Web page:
KUALA LUMPUR: Malaysian palm oil futures recouped early losses on Friday, but were set for their biggest weekly drop in more than four months as markets tracked weakness in rival edible oils.
The benchmark palm oil contract for June delivery on the Bursa Malaysia Derivatives Exchange gained 7 ringgit, or 0.2%, to 3,576 ringgit ($808.32) a tonne by the midday break, after six straight sessions of losses.
Earlier in the day, the contract hit its lowest level since Oct. 4.
The contract has fallen 8.8% so far in the week, heading for its biggest weekly drop since the week ended Nov. 18.
The sell-off in soybean oil, sunflower and rapeseed oils is putting pressure on palm oil prices, although estimates of lower production and end-stocks lent some support to the market, said Paramalingam Supramaniam, director at Selangor-based brokerage Pelindung Bestari.
Palm oil may drop to 3,420 ringgit
“Palm oil prices have decoupled from fundamentals due to the overall global selling,” Paramalingam said.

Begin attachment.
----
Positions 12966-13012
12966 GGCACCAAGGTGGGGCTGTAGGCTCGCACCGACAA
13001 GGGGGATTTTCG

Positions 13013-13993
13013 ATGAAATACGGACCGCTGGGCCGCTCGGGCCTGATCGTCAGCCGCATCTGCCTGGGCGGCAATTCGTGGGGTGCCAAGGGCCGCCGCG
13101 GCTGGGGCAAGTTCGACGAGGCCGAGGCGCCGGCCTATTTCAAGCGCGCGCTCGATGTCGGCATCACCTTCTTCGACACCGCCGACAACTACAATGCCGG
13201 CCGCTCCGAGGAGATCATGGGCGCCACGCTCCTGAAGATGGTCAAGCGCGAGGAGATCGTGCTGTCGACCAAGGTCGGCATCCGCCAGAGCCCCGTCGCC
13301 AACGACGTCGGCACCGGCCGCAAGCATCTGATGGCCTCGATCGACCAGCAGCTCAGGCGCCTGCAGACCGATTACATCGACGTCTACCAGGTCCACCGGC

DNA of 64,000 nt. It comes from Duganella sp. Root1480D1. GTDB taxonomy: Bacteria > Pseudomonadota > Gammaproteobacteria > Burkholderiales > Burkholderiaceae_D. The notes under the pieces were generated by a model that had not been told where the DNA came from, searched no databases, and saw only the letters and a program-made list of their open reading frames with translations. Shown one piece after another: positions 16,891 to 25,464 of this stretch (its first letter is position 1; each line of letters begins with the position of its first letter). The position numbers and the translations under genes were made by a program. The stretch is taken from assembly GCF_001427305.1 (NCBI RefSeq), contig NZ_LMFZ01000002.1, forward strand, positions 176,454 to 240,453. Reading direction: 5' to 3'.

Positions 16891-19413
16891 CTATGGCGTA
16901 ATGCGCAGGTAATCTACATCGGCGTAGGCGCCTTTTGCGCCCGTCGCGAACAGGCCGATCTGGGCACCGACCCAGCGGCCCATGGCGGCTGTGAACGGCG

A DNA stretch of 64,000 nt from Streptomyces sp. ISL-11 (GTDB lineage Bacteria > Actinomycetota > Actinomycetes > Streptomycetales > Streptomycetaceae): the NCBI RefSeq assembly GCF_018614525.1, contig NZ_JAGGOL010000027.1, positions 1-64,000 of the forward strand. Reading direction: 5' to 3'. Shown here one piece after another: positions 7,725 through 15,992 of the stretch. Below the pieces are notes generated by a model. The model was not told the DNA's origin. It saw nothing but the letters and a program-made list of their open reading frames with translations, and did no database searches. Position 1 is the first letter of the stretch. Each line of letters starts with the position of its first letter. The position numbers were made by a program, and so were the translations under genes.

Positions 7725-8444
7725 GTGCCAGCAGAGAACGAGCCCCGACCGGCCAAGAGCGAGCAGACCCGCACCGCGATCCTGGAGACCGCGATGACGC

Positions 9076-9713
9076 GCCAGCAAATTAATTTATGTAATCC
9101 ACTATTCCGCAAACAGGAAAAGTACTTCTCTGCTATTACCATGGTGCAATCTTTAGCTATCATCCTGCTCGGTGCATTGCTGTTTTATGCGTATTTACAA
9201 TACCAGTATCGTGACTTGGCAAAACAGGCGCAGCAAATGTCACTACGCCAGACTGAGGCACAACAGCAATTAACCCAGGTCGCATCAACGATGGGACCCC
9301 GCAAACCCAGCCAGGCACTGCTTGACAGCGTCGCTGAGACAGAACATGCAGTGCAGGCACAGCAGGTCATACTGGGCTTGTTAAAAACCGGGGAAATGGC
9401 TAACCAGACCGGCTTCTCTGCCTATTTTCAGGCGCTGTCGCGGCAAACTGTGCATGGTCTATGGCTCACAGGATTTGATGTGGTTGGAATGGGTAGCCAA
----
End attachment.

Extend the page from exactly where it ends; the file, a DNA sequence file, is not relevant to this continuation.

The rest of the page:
“It is extremely difficult to pinpoint when exactly the price recovery will occur, we need better overall demand to make that possible.”
Dalian’s most-active soyoil contract fell 1.5%, while its palm oil contract eased 1.1%. Soyoil prices on the Chicago Board of Trade were up 0.6%. Palm oil is affected by price movements in related oils as they compete for a share in the global vegetable oils market.
Malaysia maintained its April export tax for crude palm oil at 8% and raised its reference price, a circular on the Malaysian Palm Oil Board website showed on Thursday.
Oil prices fell on worries about potential oversupply after US Energy Secretary Jennifer Granholm said refilling the country’s Strategic Petroleum Reserve may take several years. Lower oil prices make palm oil a less attractive option as biodiesel feedstock.
Palm oil may drop to 3,420 ringgit per tonne, as suggested by a projection analysis, Reuters technical analyst Wang Tao said.